which bouquet to bring?
November 28, 2012 11:08 AM   Subscribe

Asking for a friend. A coworkers wife has been diagnosed stage IV brain cancer. They are East Indian. We would like to bring flowers to their home. Does anyone know if certain flowers have special meaning culturally and / or are there flowers to avoid? Thank you.
posted by jennstra to Religion & Philosophy (6 answers total)
Unless you are Indian, I really wouldn't worry about it. They won't expect you to know and it's not really a time to draw attention to newly learned/possibky superficial knowledge of Indian culture, which varies a lot depending on where in India they are from, etc. I'm sure they're really overwhelmed emotionally at this point.

I think they'll appreciate your kindness, so just send whatever you like.
posted by discopolo at 11:13 AM on November 28, 2012 [4 favorites]

I am Indian, and I don't recall there being any code about flowers in Indian culture. Since this is not a funeral, there is no need to take colors associated with mourning (and that's a pretty Western thing in any case, not Indian). Take whatever you like, or if there is anything you know that they like.
posted by vidur at 11:36 AM on November 28, 2012

I'm Indian American, and I don't know anything specific about flowers, but keep in mind Indian culture is not a monolith and it might matter where they are from. However, agreed that you're probably fine given that they'll assume some lack of knowledge on your part about specific customs.

Some non Indian specific advice would be to avoid white since it's a mourning color (white flowers are for mourning, and widows in India often wear white) and I've also heard that it's recommended to bring a living plant instead of cut flowers as the dying cut flowers remind people of death.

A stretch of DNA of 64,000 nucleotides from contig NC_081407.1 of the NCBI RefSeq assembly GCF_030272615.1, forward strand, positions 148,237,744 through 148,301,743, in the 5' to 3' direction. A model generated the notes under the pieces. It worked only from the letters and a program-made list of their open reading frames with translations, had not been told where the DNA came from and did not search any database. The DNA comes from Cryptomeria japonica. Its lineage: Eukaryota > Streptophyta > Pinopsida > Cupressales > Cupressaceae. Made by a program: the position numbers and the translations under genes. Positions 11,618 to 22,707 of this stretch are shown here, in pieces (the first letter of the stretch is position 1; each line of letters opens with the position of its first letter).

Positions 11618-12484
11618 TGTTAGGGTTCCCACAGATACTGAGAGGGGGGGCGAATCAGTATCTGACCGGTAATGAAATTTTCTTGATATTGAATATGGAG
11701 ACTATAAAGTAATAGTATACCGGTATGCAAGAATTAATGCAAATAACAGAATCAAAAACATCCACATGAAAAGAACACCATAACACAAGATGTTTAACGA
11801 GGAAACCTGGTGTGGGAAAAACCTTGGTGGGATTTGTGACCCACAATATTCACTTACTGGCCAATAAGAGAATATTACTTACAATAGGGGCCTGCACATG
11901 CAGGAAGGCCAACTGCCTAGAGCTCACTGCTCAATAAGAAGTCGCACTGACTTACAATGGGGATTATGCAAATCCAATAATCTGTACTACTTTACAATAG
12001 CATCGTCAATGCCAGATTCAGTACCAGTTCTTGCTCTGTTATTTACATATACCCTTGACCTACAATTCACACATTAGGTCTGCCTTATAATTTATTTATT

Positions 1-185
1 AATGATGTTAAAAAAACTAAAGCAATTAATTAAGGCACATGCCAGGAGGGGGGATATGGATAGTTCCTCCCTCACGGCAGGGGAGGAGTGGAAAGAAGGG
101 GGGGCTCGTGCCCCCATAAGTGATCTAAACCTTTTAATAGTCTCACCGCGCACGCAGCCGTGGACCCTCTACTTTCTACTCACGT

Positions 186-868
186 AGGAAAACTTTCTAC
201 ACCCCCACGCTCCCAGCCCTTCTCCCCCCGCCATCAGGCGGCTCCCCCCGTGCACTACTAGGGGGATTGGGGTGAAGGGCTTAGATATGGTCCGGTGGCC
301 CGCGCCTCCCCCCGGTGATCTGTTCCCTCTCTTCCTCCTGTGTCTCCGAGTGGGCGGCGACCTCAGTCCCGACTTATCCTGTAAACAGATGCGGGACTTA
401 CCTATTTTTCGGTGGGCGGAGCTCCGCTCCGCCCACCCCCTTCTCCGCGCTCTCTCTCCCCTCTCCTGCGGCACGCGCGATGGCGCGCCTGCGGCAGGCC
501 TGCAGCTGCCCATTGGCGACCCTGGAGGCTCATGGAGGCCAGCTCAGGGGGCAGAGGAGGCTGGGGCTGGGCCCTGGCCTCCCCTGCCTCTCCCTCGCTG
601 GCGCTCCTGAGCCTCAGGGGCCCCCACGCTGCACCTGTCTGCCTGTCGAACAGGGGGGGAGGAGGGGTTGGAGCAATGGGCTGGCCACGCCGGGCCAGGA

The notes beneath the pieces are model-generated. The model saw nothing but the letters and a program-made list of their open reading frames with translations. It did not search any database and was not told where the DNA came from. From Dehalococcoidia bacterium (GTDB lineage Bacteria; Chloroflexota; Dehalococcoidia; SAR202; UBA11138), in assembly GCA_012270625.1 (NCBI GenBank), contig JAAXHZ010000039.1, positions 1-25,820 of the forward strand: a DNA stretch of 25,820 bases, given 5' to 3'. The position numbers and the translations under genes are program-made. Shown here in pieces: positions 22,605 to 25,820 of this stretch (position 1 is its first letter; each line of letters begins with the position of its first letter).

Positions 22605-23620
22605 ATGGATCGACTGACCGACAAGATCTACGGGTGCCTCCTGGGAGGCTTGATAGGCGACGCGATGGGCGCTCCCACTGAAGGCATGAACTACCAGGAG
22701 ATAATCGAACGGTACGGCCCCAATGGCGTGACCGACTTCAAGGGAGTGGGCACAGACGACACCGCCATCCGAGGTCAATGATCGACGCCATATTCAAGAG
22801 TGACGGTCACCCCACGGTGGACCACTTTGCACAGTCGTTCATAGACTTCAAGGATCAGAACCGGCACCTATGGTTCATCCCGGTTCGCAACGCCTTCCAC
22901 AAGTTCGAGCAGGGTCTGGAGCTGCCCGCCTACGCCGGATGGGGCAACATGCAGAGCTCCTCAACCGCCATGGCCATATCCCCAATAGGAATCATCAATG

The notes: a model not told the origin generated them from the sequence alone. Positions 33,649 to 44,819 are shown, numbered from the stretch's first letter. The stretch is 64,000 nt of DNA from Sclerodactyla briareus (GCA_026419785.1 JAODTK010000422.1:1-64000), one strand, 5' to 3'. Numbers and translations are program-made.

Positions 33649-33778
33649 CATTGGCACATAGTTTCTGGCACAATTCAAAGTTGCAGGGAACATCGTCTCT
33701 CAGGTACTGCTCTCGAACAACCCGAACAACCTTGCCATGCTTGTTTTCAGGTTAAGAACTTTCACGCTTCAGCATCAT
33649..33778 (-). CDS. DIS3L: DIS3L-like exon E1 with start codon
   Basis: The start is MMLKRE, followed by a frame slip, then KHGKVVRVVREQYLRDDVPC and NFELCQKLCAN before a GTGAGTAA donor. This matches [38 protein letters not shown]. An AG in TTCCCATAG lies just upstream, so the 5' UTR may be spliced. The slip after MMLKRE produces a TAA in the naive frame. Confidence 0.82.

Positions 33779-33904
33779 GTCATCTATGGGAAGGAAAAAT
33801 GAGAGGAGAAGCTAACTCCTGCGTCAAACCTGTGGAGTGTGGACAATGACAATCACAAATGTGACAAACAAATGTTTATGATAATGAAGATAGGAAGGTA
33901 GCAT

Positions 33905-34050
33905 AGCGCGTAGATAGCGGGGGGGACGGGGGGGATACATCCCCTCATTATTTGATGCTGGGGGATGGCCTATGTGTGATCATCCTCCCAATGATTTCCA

posted by sweetkid at 11:40 AM on November 28, 2012 [4 favorites]

Another practical tip for sending to anyone who is ill-avoid Oriental (i.e. Stargazer) lilies as they do have a fairly strong fragrance-it's pleasant but if someone is ill or ultrasensitive to smell they might not like it. Asiatic lilies are okay. (Your florist will know the difference.)
posted by St. Alia of the Bunnies at 12:14 PM on November 28, 2012

You might also consider an Edible Arrangement. The family and visitors will most likely be focusing on the wife and her needs. Having something bright and colorful AND healthy and tasty, especially when there may be a lot of takeout/snack food in their future? And it won't wilt and die and look sad? And it most likely fits nearly everyone's dietary restrictions? Bonus. Plus every one I've had has had high-quality fruit, even out-of-season strawberries.
posted by Madamina at 2:54 PM on November 28, 2012 [3 favorites]

Seconding Madamina. When my SO had the same illness we would have been delighted to receive an Edible Arrangement. Vitamin B is very important to brain cancer patients so I recommend something with berries.

The thing with flowers is that they just sit there, and yes, they die and look sad. If the patient moves to a hospital the flowers might not be allowed to move with her.

A lot of chemo and seizure drugs require you to avoid tyramine. I did a quick scan of a MAOI inhibitor food list, and I didn't see any fruits apart from banana peels prohibited. One must avoid bananas, chocolate and cheese, among other foods when taking certain cancer drugs. Definitely consult a list before choosing the arrangement.

If an Edible Arrangement doesn't work, consider an Ugly Doll. My SO had one that accompanied him to infusions and surgeries. They are adorable. I'd embed links but I'd probably fail.
posted by vincele at 4:25 PM on November 28, 2012

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